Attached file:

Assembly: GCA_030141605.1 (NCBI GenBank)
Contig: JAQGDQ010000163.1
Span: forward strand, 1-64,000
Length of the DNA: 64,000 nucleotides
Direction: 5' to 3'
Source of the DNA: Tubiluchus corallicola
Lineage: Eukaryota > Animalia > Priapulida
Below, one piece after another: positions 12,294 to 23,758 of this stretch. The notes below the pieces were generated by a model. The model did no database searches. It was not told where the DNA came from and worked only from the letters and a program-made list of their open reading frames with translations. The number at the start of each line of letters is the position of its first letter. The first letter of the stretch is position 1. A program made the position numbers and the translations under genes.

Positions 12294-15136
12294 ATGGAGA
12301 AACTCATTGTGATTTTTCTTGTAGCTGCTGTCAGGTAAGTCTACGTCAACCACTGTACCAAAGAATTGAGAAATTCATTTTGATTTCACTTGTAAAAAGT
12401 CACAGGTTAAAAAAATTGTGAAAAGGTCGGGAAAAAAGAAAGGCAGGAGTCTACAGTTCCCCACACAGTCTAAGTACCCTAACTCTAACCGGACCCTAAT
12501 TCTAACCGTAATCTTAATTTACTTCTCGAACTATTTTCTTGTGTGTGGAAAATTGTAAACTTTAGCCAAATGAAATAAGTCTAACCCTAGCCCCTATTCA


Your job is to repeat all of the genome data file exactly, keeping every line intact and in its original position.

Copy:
Assembly: GCA_030141605.1 (NCBI GenBank)
Contig: JAQGDQ010000163.1
Span: forward strand, 1-64,000
Length of the DNA: 64,000 nucleotides
Direction: 5' to 3'
Source of the DNA: Tubiluchus corallicola
Lineage: Eukaryota > Animalia > Priapulida
Below, one piece after another: positions 12,294 to 23,758 of this stretch. The notes below the pieces were generated by a model. The model did no database searches. It was not told where the DNA came from and worked only from the letters and a program-made list of their open reading frames with translations. The number at the start of each line of letters is the position of its first letter. The first letter of the stretch is position 1. A program made the position numbers and the translations under genes.

Positions 12294-15136
12294 ATGGAGA
12301 AACTCATTGTGATTTTTCTTGTAGCTGCTGTCAGGTAAGTCTACGTCAACCACTGTACCAAAGAATTGAGAAATTCATTTTGATTTCACTTGTAAAAAGT
12401 CACAGGTTAAAAAAATTGTGAAAAGGTCGGGAAAAAAGAAAGGCAGGAGTCTACAGTTCCCCACACAGTCTAAGTACCCTAACTCTAACCGGACCCTAAT
12501 TCTAACCGTAATCTTAATTTACTTCTCGAACTATTTTCTTGTGTGTGGAAAATTGTAAACTTTAGCCAAATGAAATAAGTCTAACCCTAGCCCCTATTCA